7. Why won’t the Pirates cut Gregory Polanco? Simple but yet somehow not. He hit 7 home runs out of his total of 24 hits in 2020. Somehow led the team in RBI, and struck out 65 times in 157 ABs. Is that cut worthy, oh yes. He’ll make 11.6 Million in 2022 and that counts even if the Pirates cut him as it’s a guaranteed contract. In 2023 the Pirates can pay 3 Million to cut ties with him, and unless something drastic happens with his game, they’ll do exactly that. Best case scenario, he performs in 2021 and the Pirates have offers on him. Even then they’ll be accused of dumping should they move him but how can you trust he’ll be worth 12.5 Million in 2022 and not revert to the Polanco we’ve all seen for years? I like Gregory, and I would love to be wrong here, but the evidence is overwhelming that I’m dead on.
  8. Sell the team to Mark Cuban. You know, some of these are too easy. Let’s pick off Cuban first, he doesn’t want them. There was a time when he was interested but that time has passed, blame Bob Nutting for that as he flatly told him he wasn’t interested in selling when Cuban inquired. Mario won’t buy them either. Bob Nutting has no interest in selling this team and has a stated goal of handing it to his daughter when he’s done. If you really want to see it happen, stop picking individual names and understand MLB changing the rules to allow hedge funds to own teams is more likely. That said, it would be a bit like jumping out of the frying pan and into the fire, because what do hedge funds do? They make money, and they ‘hedge’ toward the most likely way to make more. That doesn’t often lead to purchasing 10 years of a pitcher’s services. If this takes you out of following the team or talking about current issues that are going on under the current framework, sorry, talk to you later when and if you get your wish. For the record, most people covering the team would love him to sell as well, we just have to deal with reality and the realities that creates. I’m not here to sell you false hope, I’m here to discuss ways this team can overcome ownership.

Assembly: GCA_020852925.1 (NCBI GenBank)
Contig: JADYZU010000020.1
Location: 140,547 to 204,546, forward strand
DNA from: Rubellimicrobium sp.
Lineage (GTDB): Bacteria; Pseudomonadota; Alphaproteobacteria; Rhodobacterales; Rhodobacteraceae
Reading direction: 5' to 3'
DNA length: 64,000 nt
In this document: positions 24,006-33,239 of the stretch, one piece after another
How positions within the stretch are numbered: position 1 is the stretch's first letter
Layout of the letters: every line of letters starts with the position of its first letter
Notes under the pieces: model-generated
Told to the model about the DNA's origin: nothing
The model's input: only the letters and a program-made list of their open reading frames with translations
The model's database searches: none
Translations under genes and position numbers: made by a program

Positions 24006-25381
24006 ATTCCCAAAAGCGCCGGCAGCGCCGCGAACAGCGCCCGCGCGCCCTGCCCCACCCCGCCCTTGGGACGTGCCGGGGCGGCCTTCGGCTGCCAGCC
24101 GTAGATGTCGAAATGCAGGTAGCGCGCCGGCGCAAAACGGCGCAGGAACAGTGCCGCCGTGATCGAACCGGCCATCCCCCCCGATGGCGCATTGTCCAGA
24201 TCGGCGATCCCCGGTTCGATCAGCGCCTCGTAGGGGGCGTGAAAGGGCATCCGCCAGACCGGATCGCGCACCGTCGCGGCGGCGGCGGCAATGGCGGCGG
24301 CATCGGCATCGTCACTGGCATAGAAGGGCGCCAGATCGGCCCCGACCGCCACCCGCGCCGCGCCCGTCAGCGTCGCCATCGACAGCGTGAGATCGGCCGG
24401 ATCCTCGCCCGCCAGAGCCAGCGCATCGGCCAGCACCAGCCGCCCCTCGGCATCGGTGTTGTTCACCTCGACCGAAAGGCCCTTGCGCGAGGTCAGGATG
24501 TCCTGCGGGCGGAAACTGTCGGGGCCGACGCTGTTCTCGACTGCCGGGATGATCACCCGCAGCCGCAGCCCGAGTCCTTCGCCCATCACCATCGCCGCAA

9. 2021 is going to be just as bad isn’t it? Well, probably not. The Pirates got off to a historically bad start in 2020 and while injuries played a role, no team is going to do well when the supposed stars can’t hit. I can’t wrap my head around believing Bryan Reynolds is this player we just watched. The pitching staff is the one area where injury really did come into play and when it started to get healthy is really improved. As bad, no I don’t think so. Bad, yeah, probably especially when you consider they really do need to make moves. I’d settle for cutting bait on Williams, Crick, Riddle, Neverauskas, and the like to make room for others like Alford, Santana (after his suspension), Cederlind for more than 3 or 4 games, Oliva, maybe even Cruz. There is room for improvement without much moving from outside the organization.